MatheranI spent the weekend at two different places, one in my backyard and the other atop a hill. It was not only pleasant - for me and the butterflies - but damn scenic too. Although we bagged few sightings, but those we sighted were pretty much uncommon!
New species of flowers are blooming, and as the monsoon's reign comes to an end, the life seems to bloom at its pinnacle.
Devil's Claw - Martynia annua
Without wasting anytime, I'll go through the macro world of wonder that I came across.
The Butterflies, especially the big ones always amuzed me. But considering they do not pose for me well, I always envy them. One such is the Blue Mormon. We saw it very commonly flying high in the canopy... coming down on us only to fly back up again! It is one hell of a butterfly that never wants to sit!
On the other hand though, we saw many, many danaines puddling on specific plants for the alkaloids. All those who do that are males, who come here in search of alkaloids that help 'em in sperm production* needs recitation.
As soon as I backed off, they all flew off in the air... and it was like bliss amidst 'em!
My luck with the Swallowtails or the Blues is not going good. But the Brushfooted are being nice with me, and it seems the Skippers are impressed. On a serious note, I've been hunting specifically for Skippers only and have been pretty much lucky.
On saturday I found one "Common Small Flat" - a Pyrginae. It is common yet not abundant - as stated by Wikipedia - and found exclusively in post-monsoon months. No wonder I saw it now. It occurs on open patches, prefers sitting under the leaf but sits over the leaf while basking.
Common Small Flat
The real story goes, I was at the garden stalking a Blue Mormon, and when I thought that it sat - or vanished - in the bushes, I dashed downhill, and instead of that, I saw this tiny cuteness!
On the next day, we saw a Rice Swift - again.
While walking on a grassland, we came across a tiny thing that flew at our approach. We later got the privilege to come close to it and photograph it. We were not sure of it's identification but thought it might be a Bush Hopper or a Tamil Grass Dart. It's found to be a Tamil Grass Dart indeed.
I was lucky enough to have captured a Common Spotted Flat. Although 'common' is it's first name, it is not as common as it's cousin Malabar Spotted Flat.
Common Spotted Flat
While walking alone the fence that separated the farm from the grassland, we stumbled onto a tiny skipper - the Indian Skipper. Cutest of all! Unfortunately, he was charged up and did not pose for us at all. He got away into bushes while we stalked him. I managed a horrible record shot though.
Indian SkipperThat's all for the weekend bash the Skippers arranged for us, and I'm thankful of them cuties! Skippers - the Hesperiides are interesting butterflies. With the theory that says they're the direct descendents from the moth to a butterfly, they are but very well evolved too. And that's not it on a personal front. They're also mysterious, quiet difficult to identify and entertaining to find.
When on the field, I try and capture everything that's possible for my camera. So other than these scaly winged beauties, I photographed this tiny grasshopper drenched in morning dew.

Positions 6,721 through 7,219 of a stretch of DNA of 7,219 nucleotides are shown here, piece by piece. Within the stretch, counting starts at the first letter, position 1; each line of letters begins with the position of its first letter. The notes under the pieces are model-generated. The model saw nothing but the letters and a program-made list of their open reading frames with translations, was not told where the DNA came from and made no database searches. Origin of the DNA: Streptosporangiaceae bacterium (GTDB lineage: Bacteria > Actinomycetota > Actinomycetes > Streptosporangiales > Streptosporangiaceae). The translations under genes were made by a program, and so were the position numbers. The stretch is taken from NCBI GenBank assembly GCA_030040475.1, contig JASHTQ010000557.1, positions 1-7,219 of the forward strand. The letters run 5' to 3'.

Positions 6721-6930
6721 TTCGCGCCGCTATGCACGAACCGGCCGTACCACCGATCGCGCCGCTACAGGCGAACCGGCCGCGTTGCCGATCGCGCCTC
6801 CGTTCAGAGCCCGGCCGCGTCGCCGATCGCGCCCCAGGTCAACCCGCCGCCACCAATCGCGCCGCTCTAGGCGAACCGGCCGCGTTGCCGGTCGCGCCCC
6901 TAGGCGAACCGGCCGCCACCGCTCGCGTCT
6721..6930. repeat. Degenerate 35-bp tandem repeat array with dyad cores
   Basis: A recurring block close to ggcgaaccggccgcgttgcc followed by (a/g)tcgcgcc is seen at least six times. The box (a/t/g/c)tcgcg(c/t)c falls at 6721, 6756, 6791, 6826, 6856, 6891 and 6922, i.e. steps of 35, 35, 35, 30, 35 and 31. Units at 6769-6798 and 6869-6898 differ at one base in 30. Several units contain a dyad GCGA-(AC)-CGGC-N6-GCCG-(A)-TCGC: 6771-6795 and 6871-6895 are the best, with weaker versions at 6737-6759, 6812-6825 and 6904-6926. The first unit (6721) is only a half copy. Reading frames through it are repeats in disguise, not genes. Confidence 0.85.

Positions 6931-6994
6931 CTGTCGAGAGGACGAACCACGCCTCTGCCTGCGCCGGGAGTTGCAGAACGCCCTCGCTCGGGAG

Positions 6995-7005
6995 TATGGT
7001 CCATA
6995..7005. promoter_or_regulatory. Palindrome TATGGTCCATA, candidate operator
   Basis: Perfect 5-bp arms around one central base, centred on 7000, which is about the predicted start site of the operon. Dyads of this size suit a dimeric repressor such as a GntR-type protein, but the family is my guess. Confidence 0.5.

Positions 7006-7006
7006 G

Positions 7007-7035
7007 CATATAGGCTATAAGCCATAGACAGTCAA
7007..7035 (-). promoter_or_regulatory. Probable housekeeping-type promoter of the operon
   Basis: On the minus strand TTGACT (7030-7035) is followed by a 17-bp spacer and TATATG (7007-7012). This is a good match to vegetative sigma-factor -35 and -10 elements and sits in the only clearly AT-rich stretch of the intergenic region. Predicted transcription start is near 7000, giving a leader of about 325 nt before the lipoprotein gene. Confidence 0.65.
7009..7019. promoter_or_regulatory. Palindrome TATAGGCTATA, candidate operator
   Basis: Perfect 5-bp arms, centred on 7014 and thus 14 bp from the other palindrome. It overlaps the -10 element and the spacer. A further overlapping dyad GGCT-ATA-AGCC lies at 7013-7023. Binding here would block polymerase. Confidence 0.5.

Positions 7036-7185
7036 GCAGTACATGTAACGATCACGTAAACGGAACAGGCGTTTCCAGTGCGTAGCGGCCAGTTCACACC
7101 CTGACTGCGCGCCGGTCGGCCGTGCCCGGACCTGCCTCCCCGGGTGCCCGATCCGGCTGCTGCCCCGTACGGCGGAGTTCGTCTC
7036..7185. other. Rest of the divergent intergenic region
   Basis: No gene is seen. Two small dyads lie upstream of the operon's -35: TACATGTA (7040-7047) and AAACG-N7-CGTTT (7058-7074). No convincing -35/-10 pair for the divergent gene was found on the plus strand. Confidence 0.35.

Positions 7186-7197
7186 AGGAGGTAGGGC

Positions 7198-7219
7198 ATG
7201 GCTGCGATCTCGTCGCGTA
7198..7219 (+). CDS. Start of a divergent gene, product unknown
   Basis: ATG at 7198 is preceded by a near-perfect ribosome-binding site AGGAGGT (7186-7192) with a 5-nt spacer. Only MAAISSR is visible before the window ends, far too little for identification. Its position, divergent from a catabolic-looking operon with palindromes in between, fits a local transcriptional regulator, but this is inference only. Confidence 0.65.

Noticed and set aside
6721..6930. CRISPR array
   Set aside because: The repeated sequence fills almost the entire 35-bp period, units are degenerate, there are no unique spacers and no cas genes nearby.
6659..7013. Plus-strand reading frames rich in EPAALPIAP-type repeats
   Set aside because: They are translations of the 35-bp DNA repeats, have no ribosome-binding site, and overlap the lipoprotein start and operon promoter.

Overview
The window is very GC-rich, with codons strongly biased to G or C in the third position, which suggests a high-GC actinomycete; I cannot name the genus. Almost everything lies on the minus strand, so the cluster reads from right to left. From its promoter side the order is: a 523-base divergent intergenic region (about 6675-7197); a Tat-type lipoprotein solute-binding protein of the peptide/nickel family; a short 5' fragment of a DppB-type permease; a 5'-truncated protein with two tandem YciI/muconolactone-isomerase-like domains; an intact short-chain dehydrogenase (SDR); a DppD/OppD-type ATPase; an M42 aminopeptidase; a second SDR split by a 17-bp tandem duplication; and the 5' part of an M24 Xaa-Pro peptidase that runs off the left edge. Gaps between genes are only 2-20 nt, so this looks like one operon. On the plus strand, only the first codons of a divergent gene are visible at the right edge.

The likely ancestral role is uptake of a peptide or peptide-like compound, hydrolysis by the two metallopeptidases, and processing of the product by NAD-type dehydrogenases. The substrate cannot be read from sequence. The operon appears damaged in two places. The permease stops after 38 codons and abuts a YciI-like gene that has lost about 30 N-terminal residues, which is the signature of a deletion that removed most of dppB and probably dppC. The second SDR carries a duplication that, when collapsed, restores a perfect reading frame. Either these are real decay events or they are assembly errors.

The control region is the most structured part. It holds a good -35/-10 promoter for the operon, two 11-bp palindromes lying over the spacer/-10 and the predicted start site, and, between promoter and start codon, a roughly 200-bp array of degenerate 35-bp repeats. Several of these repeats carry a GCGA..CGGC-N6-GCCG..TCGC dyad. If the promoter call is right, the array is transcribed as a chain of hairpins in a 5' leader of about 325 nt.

GrasshopperToo bad, for there exists no common name to him. And a scientific name that exists, is only known to a mere group of people.
We also came across mating Dipterans (picture below). These flies looked like Robber-flies, although I'm not sure.
Them Spiders awaited near their web, on their web awaiting a prey. And we enthusiasts came to document them. One such is is Tunnel-web Spider/ Grass spider (Agelenidae) - similar to a Wolf Spider. They were omnipresent on thin grass, their webs full of dew.
The Orb-weavers (Araneidae) - other than Giant Wood Spider, were omnipresent too. Their numbers increase as monsoon comes to its end. And as winter gains strength, they again dwindle in their numbers, so this is the best time to find 'em in their peak numbers and adult sizes.
Orb WeaverWe also came across a lone spider which is yet to be identified, however I think it is a Ground Spider. But it was sitting high on a plant.
Ground Spider (?)
That was all, four new species of Spiders ain't bad at all.
My recent love for dragonflies was also fullfilled on this weekend session. With a lot of unidentified dragonflies, I also saw the commons.
Two dragonflies yet to be IDed perched high up on wires are both Potamarcha congener. And below is a Darner
that is yet to be IDed too - called Hemianax ephippiger.
We also saw a pair of Ground Skimmers mating, but couldn't capture it thro' lens. However I captured the female Ground Skimmer. The female - as seen below - is yellowish in colour while the male is bluish.
Ground Skimmer, female
...and a Ruddy Marsh Skimmer, male. Identified by its dark orange colour, and a black stirpe that runs dorsally through its abdomen. The female, whereas, is on a yellowish side, with the typical dorsal black stripe that runs through the abdomen.
Ruddy Marsh Skimmer
I was fortunate to have the opportunity to click the Black Stream Glider again. I had clicked it previously too, with really bad results. It's a dragonfly exclusively found along streams, with its dark deep blue colour, it always amuzes me.
Black Stream Glider
Lastly, I re-captured a Granite Ghost - up close. It's one suberbly camouflaged dragonfly that loves sitting on stones or anything that stands verticle. This one was sitting on a Palm.
Here ends the trail. We had fun, super-dooper fun, and also cherished what all nature has created - that always go unnoticed.
PS. This report stands incomplete as I'm yet unable to find the correct identities of many. So keep watching. :)
Darner says goodbye!